Production on The Dream Machine continued after Kon’s passing, but halted in April 2011. While Madhouse’s president Masao Maruyama has said he’s determined to finish the film, Suzuki had to look for other work. She moved to The Wolf Children Ame and Yuki, directed by Mamoru Hosoda. The director had made his acclaimed previous films, The Girl who Leapt through Time and Summer Wars, at Madhouse, but for The Wolf Children he elected to begin a new studio, Chizu. The director was actively seeking Suzuki, not because of her tenure on The Dream Machine but rather for her experience on The Illusionist.
“Hosoda needed animators who could animate day-to-day life, so it was my work on The Illusionist that was important,” Suzuki explains. “He had heard of an Illusionist animator at Madhouse, but at first he couldn’t remember my name! When I went in to Chizu, they gave me the storyboards for Wolf Children; I loved them, and decided to stay in Japan another year.”
The Wolf Children Ame and Yuki opens in the UK this month. The film is the story of a woman who falls in love with a wolf man and has two adorable children with him, girl Yuki and boy Ame. The film follows the family’s fortunes, as the kids grow up with their dual identities, shapeshifting merrily between human and hairy. “It was really good to work on,” says Suzuki. “It was very difficult because I had never animated children before, and that was challenging. But Hosoda is fantastic to work for, and I hope to do so again.”
From Studio Chizu, Suzuki has moved to Studio Ghibli. “Several of my previous colleagues from Dream Machine and Wolf Children had joined Ghibli and recommended me, so Ghibli got in touch. After Wolf Children, I was again planning to go back to Europe, but Ghibli was the only studio that could have tied me to Japan for another year!” Ghibli had distributed The Illusionist in Japan; Isao Takahata (Grave of the Fireflies) was responsible, having previously handled Chomet’s Belleville Rendez-vous.
At Ghibli, Suzuki had an especially pleasant surprise when she encountered legendary female animator Atsuko Tanaka (not to be confused with Kusanagi’s voice-actress of the same name in Ghost in the Shell). Tanaka has drawn everything from Lupin’s frantic roof leap in Castle of Cagliostro to the swarming sea life at the start of Ponyo. “When I started at Ghibli she actually came to my desk and introduced herself to me – I was so shocked!” Suzuki recalls. “She said she was impressed by The Illusionist, and asked me this and that about Alice, how we did her dress… It was shocking coming from someone with such an incredible career.”
“I’ve done a couple of interviews in Japan,” Suzuki reflects, “and they tend to ask me: So, you’ve moved back to Japan? I always say that no, I haven’t moved back to Japan, because I never lived here properly before! I moved here for the job; it wasn’t particularly Japan I was interested in, it was Kon’s film I wanted to work on. But Japanese animation films are made quite quickly; I’ve worked on three in a row now! So I haven’t particularly “moved” to Japan; rather, I’m happy to move wherever there’s an interesting project.”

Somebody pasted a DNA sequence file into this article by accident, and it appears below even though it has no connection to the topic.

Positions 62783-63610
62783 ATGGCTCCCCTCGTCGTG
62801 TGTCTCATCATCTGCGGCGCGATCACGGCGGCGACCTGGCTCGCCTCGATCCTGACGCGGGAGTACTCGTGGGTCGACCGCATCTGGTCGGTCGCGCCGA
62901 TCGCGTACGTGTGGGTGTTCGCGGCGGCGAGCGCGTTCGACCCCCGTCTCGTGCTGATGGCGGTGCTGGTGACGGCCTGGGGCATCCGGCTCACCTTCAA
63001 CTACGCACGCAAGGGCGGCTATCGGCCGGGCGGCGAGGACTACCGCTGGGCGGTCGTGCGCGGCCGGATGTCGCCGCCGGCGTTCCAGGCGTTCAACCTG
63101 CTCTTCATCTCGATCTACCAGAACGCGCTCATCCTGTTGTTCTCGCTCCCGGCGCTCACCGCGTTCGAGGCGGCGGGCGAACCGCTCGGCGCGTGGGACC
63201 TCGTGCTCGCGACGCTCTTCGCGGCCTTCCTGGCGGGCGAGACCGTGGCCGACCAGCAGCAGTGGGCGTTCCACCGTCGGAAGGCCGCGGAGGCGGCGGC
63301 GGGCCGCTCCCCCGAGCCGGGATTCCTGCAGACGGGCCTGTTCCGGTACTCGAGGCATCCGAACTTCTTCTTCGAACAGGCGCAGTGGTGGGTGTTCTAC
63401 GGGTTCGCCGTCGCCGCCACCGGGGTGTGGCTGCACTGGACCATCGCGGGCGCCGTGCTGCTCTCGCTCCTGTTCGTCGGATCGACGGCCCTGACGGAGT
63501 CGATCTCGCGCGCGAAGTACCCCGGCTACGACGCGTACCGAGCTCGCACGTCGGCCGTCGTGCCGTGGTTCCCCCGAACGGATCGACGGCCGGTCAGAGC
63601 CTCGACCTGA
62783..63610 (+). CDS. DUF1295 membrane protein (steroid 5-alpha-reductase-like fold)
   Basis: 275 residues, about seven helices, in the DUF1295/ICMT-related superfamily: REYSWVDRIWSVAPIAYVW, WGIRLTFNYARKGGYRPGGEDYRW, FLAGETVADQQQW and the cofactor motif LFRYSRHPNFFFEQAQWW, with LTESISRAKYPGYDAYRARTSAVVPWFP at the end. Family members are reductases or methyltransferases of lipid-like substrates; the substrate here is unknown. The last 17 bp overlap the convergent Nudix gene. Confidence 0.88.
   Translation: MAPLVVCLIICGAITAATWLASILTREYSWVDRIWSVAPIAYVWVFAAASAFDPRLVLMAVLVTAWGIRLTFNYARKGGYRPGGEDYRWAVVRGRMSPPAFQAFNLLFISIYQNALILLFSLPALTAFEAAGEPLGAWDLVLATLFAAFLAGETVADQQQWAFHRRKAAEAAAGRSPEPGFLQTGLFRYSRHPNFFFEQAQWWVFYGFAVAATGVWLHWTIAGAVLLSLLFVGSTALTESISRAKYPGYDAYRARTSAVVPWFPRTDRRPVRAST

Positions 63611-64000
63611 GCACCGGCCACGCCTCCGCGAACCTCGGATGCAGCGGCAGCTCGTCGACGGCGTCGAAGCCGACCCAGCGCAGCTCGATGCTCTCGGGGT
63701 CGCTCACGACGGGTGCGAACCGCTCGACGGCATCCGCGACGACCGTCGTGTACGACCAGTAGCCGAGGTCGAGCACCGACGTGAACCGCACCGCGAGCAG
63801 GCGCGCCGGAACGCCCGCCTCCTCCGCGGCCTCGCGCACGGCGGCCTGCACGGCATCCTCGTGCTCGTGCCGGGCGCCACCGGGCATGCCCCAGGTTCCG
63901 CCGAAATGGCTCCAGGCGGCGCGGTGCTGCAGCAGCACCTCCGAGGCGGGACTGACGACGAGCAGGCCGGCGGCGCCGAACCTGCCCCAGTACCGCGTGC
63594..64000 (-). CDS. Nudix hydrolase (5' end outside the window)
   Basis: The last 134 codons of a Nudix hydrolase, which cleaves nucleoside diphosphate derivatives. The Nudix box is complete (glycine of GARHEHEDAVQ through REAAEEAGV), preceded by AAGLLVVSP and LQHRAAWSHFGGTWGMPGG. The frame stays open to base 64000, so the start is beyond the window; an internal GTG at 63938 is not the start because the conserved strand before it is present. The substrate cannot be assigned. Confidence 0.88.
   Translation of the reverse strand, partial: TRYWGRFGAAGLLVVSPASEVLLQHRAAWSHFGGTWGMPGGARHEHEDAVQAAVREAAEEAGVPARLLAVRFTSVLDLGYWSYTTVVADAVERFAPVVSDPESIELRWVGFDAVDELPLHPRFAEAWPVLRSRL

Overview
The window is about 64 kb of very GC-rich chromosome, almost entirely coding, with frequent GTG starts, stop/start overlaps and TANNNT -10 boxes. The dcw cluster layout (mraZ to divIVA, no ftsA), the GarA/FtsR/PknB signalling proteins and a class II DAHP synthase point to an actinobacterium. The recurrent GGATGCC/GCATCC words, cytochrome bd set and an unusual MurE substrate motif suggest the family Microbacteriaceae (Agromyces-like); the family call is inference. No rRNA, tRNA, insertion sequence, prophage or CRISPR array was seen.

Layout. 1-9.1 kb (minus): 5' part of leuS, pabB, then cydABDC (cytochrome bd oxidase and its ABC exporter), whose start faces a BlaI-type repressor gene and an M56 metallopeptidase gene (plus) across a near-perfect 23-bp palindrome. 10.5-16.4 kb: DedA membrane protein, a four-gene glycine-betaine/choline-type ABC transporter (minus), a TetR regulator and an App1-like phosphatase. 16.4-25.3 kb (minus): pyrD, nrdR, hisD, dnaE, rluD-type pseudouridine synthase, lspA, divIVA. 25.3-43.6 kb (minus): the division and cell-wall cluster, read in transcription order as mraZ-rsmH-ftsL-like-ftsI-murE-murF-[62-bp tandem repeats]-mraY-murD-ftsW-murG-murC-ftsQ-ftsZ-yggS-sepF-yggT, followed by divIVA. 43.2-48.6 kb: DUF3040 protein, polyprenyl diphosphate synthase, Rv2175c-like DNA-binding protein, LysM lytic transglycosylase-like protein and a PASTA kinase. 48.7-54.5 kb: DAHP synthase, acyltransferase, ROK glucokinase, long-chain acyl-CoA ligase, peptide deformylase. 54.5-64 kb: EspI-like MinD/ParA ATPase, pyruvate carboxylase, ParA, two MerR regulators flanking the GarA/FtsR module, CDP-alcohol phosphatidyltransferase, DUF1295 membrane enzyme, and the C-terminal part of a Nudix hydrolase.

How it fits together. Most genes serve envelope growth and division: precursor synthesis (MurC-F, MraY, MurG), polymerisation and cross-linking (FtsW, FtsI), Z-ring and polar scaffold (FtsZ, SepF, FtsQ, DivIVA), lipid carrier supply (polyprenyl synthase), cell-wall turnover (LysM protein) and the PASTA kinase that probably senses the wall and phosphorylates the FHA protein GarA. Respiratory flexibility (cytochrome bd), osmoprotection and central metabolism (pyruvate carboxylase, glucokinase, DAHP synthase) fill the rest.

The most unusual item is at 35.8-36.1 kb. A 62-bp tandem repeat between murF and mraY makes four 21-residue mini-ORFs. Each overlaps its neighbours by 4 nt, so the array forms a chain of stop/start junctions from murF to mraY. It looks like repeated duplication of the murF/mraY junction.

Wolf Children is on release in selected UK cinemas this month, and will also be released on UK Blu-ray and DVD by Manga Entertainment in late December, available now for pre-orders.
Hana is a 19-year-old student who falls in a fairy-tale like love with a wolf man. Over the course of the 13-year story Hana gives birth to two children - older sister Yuki, and younger brother Ame, or Snow and Rain. At first the family quietly lives in the city trying to hide their wolf heritage, but when the wolf man suddenly dies Hana makes the decision to move to a rural town, far from their previous city life.
It’s from the director of Summer Wars and The Girl Who Leapt Through Time. For most readers, that’ll be enough to get you watching Mamoru Hosoda’s new film The Wolf Children, which has a limited cinema release before it comes to Blu-ray and DVD on December 23. If you don’t know who Hosoda is, then see his film anyway. It’s just as accessible and universal as his past work (and perhaps more so; it doesn’t have any virtual realities or alternate timelines to contend with).
The Japan Foundation’s annual touring film programme is back for another year, and kicking off at London’s Institute of Contemporary Arts at the end of the month. Now in its tenth iteration, the season offers audiences across the UK an insight into Japan and its cinema by way of a wide-ranging and accessible selection of titles assembled under a certain theme. This year, that theme is youth, with the eleven-film ‘East Side Stories: Japanese Cinema Depicting the Lives of Youth’ programme travelling to eight venues across England, Scotland and Northern Ireland from 31 January to 27 March.
Helen McCarthy reviews Mami Sunada’s Ghibli documentary
Show, don't tell: the mantra of every writer and film-maker, and a particular challenge in documentary film. Every work has its own agenda, hidden or not: for director-writer-cinematographer-editor Mami Sunada, the challenge was immense. And she rises to it with unobtrusive magnificence.